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Fifth Carrier Division

The Fifth Carrier Division (第五航空戦隊, Dai-Go Kōkū-Sentai) was an aircraft carrier unit of the Imperial Japanese Navy's First Air Fleet. At the beginning of the Pacific Campaign of World War II, the Fifth Carrier Division consisted of the fleet carriers Shōkaku and Zuikaku. These two ships participated in the attack on Pearl Harbor, using their aircraft to strafe airfields and provide fighter protection for bombers. On the way back to Japan after Pearl Harbor, the 5th Carrier Division was used to protect the main fleet from American submarines suspected of following the fleet.

Fifth Carrier Division
Zuikaku zero.jpg
Zuikaku and Mistubishi A6M2b EII-111 on 8 December 1941.
ActiveAugust 25, 1941 – July 14, 1942
CountryEmpire of Japan
AllegianceAxis Powers of World War II
BranchImperial Japanese Navy
TypeNaval aviation unit
RoleAircraft carrier support
EngagementsAttack on Pearl Harbor
Indian Ocean raid
Battle of the Coral Sea
Commanders
Notable
commanders
Chūichi Hara
Insignia
Identification
symbol
EI (Shōkaku)
EII (Zuikaku)
EIII (Zuihō)

Additional campaigns in which the 5th Carrier Division took part included the Battle of the Coral Sea and the Indian Ocean raid of 1942. The division experienced success with its aircraft sinking one British carrier and two British cruisers, as well as the American carrier the USS Lexington. During the Coral Sea battle, Shōkaku was damaged and needed extensive repairs, and both carriers' aviation units took heavy losses, taking the division out of action for several months. As a result, the division was not present at the Battle of Midway. After the Japanese defeat at Midway, Shōkaku and Zuikaku, along with light carrier Zuihō, were redesignated as the First Carrier Division and the Fifth Carrier Division was permanently dissolved.

FateEdit

After the 5th was dissolved, Shōkaku and Zuikaku would fight on for several years, but neither would survive the war. Shōkaku was sunk by the American submarine USS Cavalla (SS-244) during the Battle of the Philippine Sea. Explosions due to aviation fuel (avgas) accelerated the sinking, and she took over 1,000 men with her. Zuikaku would fight on until the Battle of Leyte Gulf when, as flagship of the Imperial Japanese Navy with Admiral Jisaburo Ozawa on board, she was attacked and sunk by US carrier aircraft, taking 800 men with her, along with the light carrier Zuiho. Ozawa survived and transferred his flag to the light cruiser Oyodo. By that point in the war, the Japanese Navy was hampered by a lack of fuel and experienced pilots, and thus the battle would be one-sided.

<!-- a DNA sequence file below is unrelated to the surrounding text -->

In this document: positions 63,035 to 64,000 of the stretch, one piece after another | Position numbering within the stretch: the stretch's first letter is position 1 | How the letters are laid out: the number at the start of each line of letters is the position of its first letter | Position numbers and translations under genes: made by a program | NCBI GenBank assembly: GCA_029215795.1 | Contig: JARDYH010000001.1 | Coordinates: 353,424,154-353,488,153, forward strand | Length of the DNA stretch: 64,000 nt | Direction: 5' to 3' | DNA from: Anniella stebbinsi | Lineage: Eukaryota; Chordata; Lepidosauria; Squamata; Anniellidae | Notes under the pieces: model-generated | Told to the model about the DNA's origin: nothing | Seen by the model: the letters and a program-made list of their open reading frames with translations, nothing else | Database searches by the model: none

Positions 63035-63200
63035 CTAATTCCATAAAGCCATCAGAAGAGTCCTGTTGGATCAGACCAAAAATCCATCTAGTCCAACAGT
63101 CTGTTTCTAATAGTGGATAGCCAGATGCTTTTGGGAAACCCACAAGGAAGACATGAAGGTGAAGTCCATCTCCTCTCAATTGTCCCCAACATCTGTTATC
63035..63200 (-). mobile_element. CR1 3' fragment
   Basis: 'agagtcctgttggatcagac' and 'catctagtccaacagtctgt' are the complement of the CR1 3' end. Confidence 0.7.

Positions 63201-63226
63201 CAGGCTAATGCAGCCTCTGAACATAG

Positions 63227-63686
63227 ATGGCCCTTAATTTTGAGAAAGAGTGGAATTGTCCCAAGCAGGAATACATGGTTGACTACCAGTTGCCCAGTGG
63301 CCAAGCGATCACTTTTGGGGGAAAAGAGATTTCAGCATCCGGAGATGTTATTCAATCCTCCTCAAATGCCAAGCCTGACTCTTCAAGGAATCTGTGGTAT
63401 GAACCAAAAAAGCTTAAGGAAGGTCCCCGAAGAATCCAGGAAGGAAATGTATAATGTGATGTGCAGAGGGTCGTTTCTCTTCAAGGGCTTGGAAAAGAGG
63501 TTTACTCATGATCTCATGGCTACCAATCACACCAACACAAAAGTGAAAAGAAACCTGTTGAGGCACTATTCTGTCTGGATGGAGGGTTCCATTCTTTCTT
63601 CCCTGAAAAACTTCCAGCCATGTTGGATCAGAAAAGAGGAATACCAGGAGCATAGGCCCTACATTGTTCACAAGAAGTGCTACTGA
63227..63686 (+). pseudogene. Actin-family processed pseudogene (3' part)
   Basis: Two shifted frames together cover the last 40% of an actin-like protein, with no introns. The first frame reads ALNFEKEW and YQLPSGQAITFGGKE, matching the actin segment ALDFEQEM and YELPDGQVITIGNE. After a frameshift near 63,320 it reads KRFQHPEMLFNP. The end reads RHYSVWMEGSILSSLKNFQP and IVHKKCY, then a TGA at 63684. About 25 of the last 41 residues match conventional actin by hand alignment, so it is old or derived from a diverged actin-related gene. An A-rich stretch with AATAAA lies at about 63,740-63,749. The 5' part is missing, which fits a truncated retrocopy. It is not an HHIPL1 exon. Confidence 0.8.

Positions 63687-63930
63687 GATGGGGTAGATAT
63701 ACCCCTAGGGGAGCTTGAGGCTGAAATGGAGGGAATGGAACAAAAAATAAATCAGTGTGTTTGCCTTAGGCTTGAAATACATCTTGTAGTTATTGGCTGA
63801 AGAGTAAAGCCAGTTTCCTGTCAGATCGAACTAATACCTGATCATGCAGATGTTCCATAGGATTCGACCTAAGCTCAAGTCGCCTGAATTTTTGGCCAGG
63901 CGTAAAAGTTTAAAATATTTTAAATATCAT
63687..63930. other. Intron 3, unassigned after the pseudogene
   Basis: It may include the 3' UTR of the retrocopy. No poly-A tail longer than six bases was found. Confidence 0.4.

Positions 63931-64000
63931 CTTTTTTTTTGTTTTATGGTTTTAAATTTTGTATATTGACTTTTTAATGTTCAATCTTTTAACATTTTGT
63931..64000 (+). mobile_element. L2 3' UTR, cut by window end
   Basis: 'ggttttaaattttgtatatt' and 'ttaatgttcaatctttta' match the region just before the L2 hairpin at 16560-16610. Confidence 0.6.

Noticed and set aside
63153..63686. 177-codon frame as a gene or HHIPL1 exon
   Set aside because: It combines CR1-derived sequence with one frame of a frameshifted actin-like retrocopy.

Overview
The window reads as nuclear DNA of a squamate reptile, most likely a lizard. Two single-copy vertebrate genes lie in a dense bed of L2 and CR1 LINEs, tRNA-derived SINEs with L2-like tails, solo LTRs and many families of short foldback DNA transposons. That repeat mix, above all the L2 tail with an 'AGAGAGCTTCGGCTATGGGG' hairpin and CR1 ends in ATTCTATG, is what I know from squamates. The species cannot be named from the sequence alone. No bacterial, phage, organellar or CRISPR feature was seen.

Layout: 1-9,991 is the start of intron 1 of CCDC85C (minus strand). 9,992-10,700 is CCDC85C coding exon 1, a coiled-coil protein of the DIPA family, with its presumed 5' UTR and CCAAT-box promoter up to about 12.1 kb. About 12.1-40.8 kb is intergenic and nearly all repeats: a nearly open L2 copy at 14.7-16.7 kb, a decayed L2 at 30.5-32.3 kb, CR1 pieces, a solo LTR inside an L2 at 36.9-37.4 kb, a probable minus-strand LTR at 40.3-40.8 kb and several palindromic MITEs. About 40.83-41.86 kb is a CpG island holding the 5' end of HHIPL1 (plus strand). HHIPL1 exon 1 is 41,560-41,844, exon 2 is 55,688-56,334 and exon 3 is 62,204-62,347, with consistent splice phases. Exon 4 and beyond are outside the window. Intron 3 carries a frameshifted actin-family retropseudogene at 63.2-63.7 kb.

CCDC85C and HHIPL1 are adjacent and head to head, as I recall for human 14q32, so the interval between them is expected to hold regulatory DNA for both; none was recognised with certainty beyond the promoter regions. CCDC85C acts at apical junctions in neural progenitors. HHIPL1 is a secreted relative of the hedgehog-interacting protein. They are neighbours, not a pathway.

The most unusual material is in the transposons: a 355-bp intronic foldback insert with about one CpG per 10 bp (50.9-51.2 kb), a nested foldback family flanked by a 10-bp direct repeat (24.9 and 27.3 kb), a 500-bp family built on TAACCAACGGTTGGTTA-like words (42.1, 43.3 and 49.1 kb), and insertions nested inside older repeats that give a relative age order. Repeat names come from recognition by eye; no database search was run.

OrganizationEdit

Date Ships
25 August 1941 (original) Shōkaku, Oboro, Sazanami
5 September 1941 Shōkaku, Kasuga Maru, Oboro, Sazanami
17 September 1941 Shōkaku, Kasuga Maru, Oboro, Akigumo
25 September 1941 Shōkaku, Zuikaku, Oboro, Akigumo
10 April 1942 Shōkaku, Zuikaku
20 June 1942 Shōkaku, Zuikaku, Zuihō
14 July 1942 Dissolved, all vessels were moved to the 1st Carrier Division.

ReferencesEdit

  • Peattie, Mark R. (1999). Sunburst: The Rise of Japanese Naval Air Power 1909-1941. Annapolis, Maryland: Naval Institute Press. ISBN 1-59114-664-X.
  • Goldstein, Donald M., Dillon, Katherine V. (1993). The Pearl Harbor papers: Inside the Japanese Plans. Dulles, Virginia: Brassey's. ISBN 1-57488-222-8.
  • Japanese aircraft carrier Shōkaku, "KnowledgeRush". Archived from the original on 2011-09-27., (USA)
  • The Maru Special, Ushio Shobō (Ushioshobokojinsha Co., Ltd.), Tōkyō, Japan.
    • Japanese Naval Vessels No. 6, Aircraft carrier Shōkaku, Zuikaku, 1976.
    • Japanese Naval Vessels No. 12, Special type destroyers III, 1978.
    • Japanese Naval Vessels No. 38, Japanese aircraft carriers II, 1980.
    • Japanese Naval Vessels No. 41, Japanese destroyers I, 1980.
    • Warship Mechanism Vol. 3, Mechanisms of Japanese 29 Aircraft Carriers, 1981.
  • Senshi Sōsho, Asagumo Shimbun, Tōkyō, Japan.
    • Vol. 91, Combined Fleet #1, "Until outbreak of the war", 1975
    • Vol. 80, Combined Fleet #2, "Until June 1942", 1975